At AWCI’s Industry Executives’ Conference & Committee Meetings, which was held last month in Miami, I encountered many questions and concerns from attendees. I do not think I have answers for all of them, but that can be the subject of future columns. (I always need to keep something in reserve just in case writer’s block sets in.)
The education program on BIM provided some answers about making the commitment to acquire BIM software, but it also gave some audience members quite a lot to think about. The panel members received high marks in the evaluations, and no one left before the program ended—that says a lot. I have not looked at the evaluations in detail, but I am sure that the comments will lead to future programs about BIM.
Another “hot topic” that came up was how to handle screws that do not engage the framing. I had received a question on this subject prior to leaving for Miami, but my research did not reveal any standards that addressed screw misses. I then spoke with Bob Wessel of the Gypsum Association, and he didn’t seem to think that holes from screws caused any loss of strength in the board.
Correcting the missed screws is not all that complex. First, remove the screws that missed and fill the holes with joint compound; if it is a fire-rated wall the holes must be filled with setting compound. The reason for removing the screws is that any vibration in the building structure will result in what could be called “nail pops,” where the head of the screw ruptures the joint compound resulting in a callback to correct the problem.
I know how easy it is to miss the framing, especially in the field of the board. A method to alleviate this problem is to snap lines on the face of the board. (I know: more work and loss of productivity.) If your crew hangs and tapes the board, this may not be a problem. If you are training new hangers you may want to give line-snapping a try to eliminate potential problems with missed screws. This is also an item you might want to preview with the owner and their QC representative so that they will not have undue expectations for the finished work.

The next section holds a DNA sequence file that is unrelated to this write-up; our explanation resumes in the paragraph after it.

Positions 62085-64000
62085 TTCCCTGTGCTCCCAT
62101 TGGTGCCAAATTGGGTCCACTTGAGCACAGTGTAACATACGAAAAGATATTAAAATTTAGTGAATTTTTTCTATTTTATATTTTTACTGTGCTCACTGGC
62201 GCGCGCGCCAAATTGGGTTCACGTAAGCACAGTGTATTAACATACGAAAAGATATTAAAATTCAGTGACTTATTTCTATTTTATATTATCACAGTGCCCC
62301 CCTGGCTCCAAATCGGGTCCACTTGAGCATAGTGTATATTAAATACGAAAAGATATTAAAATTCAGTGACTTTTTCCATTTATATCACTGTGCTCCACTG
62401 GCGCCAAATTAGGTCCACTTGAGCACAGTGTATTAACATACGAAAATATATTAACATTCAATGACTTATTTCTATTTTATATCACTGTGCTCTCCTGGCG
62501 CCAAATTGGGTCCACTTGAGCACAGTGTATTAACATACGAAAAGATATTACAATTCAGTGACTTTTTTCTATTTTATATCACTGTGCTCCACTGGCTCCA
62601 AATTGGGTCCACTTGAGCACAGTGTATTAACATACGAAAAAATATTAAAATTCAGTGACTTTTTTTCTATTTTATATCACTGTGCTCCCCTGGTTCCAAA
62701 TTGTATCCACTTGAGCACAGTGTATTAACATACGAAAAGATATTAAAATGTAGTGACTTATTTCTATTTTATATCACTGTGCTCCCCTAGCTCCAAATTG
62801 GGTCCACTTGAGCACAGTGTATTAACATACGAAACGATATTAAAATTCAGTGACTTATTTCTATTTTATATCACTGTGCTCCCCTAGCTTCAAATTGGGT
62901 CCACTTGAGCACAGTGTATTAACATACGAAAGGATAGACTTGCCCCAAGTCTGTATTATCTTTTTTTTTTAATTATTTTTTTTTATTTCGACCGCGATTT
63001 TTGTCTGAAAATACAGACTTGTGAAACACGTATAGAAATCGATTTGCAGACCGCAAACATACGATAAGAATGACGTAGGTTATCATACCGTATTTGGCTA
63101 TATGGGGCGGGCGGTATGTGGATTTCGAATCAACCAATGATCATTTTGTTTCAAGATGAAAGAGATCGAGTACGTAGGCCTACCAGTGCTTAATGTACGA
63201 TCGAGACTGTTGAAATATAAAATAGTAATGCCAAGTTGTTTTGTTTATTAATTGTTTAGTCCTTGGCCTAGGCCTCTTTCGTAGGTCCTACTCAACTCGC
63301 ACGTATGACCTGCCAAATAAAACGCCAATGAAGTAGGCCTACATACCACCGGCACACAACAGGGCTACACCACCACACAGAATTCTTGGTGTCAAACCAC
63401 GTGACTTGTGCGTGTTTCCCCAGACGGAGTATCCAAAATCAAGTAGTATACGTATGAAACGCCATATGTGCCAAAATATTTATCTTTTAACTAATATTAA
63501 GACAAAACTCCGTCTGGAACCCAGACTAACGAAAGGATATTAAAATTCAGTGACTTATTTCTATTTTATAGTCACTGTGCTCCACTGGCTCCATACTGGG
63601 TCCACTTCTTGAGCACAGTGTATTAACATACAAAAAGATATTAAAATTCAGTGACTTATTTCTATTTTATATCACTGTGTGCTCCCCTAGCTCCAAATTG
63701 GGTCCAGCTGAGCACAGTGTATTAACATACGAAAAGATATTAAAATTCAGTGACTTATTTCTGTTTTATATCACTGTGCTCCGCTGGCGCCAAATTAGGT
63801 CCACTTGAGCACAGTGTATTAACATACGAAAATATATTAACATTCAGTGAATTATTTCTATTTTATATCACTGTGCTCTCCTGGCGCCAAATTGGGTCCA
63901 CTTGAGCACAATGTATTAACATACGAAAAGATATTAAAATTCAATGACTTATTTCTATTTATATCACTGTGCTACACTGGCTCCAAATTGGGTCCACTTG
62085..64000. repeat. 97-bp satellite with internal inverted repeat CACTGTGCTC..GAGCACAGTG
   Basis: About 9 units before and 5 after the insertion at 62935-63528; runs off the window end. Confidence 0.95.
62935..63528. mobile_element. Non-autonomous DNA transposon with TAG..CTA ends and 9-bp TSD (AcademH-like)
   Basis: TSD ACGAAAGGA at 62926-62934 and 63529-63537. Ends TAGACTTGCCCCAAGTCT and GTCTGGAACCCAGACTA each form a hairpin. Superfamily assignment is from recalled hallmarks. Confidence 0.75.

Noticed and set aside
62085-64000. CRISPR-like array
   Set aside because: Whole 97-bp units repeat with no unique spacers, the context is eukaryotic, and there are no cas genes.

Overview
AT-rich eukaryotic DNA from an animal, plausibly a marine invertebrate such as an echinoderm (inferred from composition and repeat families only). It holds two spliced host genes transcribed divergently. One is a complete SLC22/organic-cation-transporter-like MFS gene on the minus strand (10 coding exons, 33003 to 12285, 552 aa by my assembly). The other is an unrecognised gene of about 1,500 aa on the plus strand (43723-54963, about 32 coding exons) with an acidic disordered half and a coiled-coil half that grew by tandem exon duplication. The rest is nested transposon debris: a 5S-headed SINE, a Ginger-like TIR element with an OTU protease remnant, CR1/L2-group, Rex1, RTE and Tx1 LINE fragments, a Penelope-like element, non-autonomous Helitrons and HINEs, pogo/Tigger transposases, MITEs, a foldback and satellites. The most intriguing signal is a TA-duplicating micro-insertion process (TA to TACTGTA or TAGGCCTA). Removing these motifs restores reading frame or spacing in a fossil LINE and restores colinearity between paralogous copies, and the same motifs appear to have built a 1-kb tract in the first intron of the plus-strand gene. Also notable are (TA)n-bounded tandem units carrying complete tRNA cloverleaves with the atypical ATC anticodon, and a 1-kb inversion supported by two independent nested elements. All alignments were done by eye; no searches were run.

Another area of similar concern was how to properly repair drywall. This could be in renovation work or in new work. Again, it is always advisable to review this with the owner and their QC representative. When dealing with the repair of fire-rated assemblies, the Gypsum Association’s publication GA-225, “Repair of Fire-rated Gypsum Panel Product Systems,” provides the necessary guidance for making repairs and maintaining the integrity of the fire rated assembly.
For regular non-rated partitions, ASTM C840, Standard Specification for Application and Finishing of Gypsum Board, offers some information on repairs. Paragraph 23.3.2 states the following: “23.3.2 Joint gaps not greater than 1⁄8 in. (3 mm) shall be prefilled with either ready-mix or setting type joint compound; joint gaps greater than 1⁄8 in. (3 mm) shall be prefilled with setting-type joint compound.
“23.3.3 Joint tape shall be applied as described in 22.214.171.124, 126.96.36.199, or 188.8.131.52.”
The three subparagraphs spell out what to do when using paper tape, self-adhering mesh tape and mesh tape.
This leads to the question: What is the greatest dimension possible when filling a joint gap under these specifications? It seems to me that the width of the tape would set the dimension since the tape is providing additional strength over the compound placed in the gap. That is, the gap would have to be smaller than the tape width for the tape to stick to the face paper of the gypsum panel.
Most, if not all, of the gypsum panel product manufacturers offer information and guidance in making repairs. National Gypsum states that the maximum diameter for repairing a hole is 2 1/2 inches. USG’s Gypsum Construction Handbook contains a chapter devoted to making repairs and contains details that might be of use. Of course, if the QC representative is just reading the book and does not exercise experience and judgment, you may have a problem.
This situation offers the potential to help the owner and the QC representative develop expectations of what the finished work will look like. We often discuss for benchmarking the work on a complex project, especially one involving a Level 5 finish. We often overlook the need for benchmarking other projects when we really should conduct some type of benchmarking to eliminate problems downstream. While this does involve added costs, just remember that in the benchmarking process you will generally be using field personnel, but when you end up in a dispute you are involving senior staff personnel and maybe even lawyers.
Donald E. Smith, CCS, is AWCI’s director of technical services. Send your questions to email@example.com, or call him directly at (703) 538.1611.